We know that standing as a weight-bearing activity is critical to proper physical and mental function—which is why children with cerebral palsy, who may sit for stretches in a wheelchair and typically are unable to stand on their own, can benefit greatly from pediatric standers as part of a comprehensive pediatric rehabilitation program. Pediatric standers are offered in passive, active and mobile formats: Passive standers stay in one place and feature a support surface, active standers allow reciprocal movement of the extremities while in a standing position, and mobile standers enable users to self-propel.
Chronic pain syndromes can be hard to diagnose, continue for a prolonged period of time, and dramatically disrupt a patient’s daily life. Complex Regional Pain Syndrome, formally known as Reflex Neurovascular Dystrophy is less well understood in the pediatrics population and can cause excessive pain and severely diminished strength and function. Pediatric chronic pain syndromes include Complex Regional Pain Syndrome and Amplified Musculoskeletal Pain Syndrome.
Impaired neuromuscular strength, movement and control are among the greatest detriments posed by brain injury, incomplete spinal cord injury and other musculoskeletal damage. Activating and re-educating muscles are paramount to improved outcomes, especially for children faced with such debilitating conditions that can stifle normal growth and development.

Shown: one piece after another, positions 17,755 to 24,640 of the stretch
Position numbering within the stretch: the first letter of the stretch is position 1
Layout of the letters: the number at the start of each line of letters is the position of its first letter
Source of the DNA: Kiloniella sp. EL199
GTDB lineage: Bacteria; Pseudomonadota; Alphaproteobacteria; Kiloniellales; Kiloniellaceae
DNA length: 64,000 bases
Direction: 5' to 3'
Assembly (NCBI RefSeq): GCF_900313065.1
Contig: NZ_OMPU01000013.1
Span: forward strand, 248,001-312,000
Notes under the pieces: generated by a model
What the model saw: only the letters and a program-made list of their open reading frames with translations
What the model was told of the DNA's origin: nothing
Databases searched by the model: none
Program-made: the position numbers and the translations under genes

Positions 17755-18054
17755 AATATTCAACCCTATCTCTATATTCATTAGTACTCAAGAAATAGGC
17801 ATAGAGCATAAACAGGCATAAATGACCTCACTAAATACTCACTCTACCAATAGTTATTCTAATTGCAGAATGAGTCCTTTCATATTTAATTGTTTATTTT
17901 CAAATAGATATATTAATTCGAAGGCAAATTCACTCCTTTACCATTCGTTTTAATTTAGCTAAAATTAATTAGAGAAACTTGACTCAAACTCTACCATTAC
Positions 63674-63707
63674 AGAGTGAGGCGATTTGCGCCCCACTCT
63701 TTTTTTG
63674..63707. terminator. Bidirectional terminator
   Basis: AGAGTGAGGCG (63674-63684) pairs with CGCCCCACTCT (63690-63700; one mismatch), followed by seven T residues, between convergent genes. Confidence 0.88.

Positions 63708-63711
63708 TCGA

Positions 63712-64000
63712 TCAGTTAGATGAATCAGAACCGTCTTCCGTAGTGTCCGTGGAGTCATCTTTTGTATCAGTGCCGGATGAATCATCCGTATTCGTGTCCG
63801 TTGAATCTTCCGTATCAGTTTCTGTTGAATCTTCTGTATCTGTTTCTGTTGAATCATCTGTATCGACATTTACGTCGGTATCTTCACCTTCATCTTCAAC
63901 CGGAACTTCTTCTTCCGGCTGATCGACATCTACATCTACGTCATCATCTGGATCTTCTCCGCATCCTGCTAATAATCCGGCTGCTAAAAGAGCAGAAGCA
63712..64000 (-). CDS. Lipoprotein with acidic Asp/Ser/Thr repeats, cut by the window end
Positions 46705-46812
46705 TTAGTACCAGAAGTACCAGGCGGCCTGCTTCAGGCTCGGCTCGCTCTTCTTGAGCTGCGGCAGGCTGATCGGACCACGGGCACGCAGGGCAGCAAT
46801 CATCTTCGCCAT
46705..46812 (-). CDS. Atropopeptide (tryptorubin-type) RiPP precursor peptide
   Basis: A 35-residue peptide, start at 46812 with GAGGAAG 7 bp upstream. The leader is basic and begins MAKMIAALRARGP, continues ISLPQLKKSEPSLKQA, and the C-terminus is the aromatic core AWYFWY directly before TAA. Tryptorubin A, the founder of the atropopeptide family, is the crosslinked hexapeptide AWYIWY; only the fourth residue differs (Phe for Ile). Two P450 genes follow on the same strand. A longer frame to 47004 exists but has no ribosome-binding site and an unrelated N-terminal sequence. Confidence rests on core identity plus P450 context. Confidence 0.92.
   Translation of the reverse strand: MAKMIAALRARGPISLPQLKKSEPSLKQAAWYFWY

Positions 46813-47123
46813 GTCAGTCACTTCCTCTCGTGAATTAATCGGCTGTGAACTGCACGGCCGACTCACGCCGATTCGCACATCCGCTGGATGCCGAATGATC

Toe walking, also referred to as tip-toe walking, is common among toddlers taking their first steps. The condition, in which children walk on the toes or balls of their feet, can be caused by orthopedic, neurological and developmental disorders, but more often than not is considered idiopathic. Most kids outgrow toe walking, but further evaluation and specialty care may be warranted, especially for those who continue the pattern beyond age two.
No one would argue that recovery from a brain injury is often a long, physically demanding and emotionally draining process for patients. It’s a journey that can be unpredictable from one day to the next, and one that forever changes lives. And for the families of children with pediatric brain injury, it can be especially difficult to cope with and understand—particularly during the transition from inpatient rehabilitation to outpatient therapy.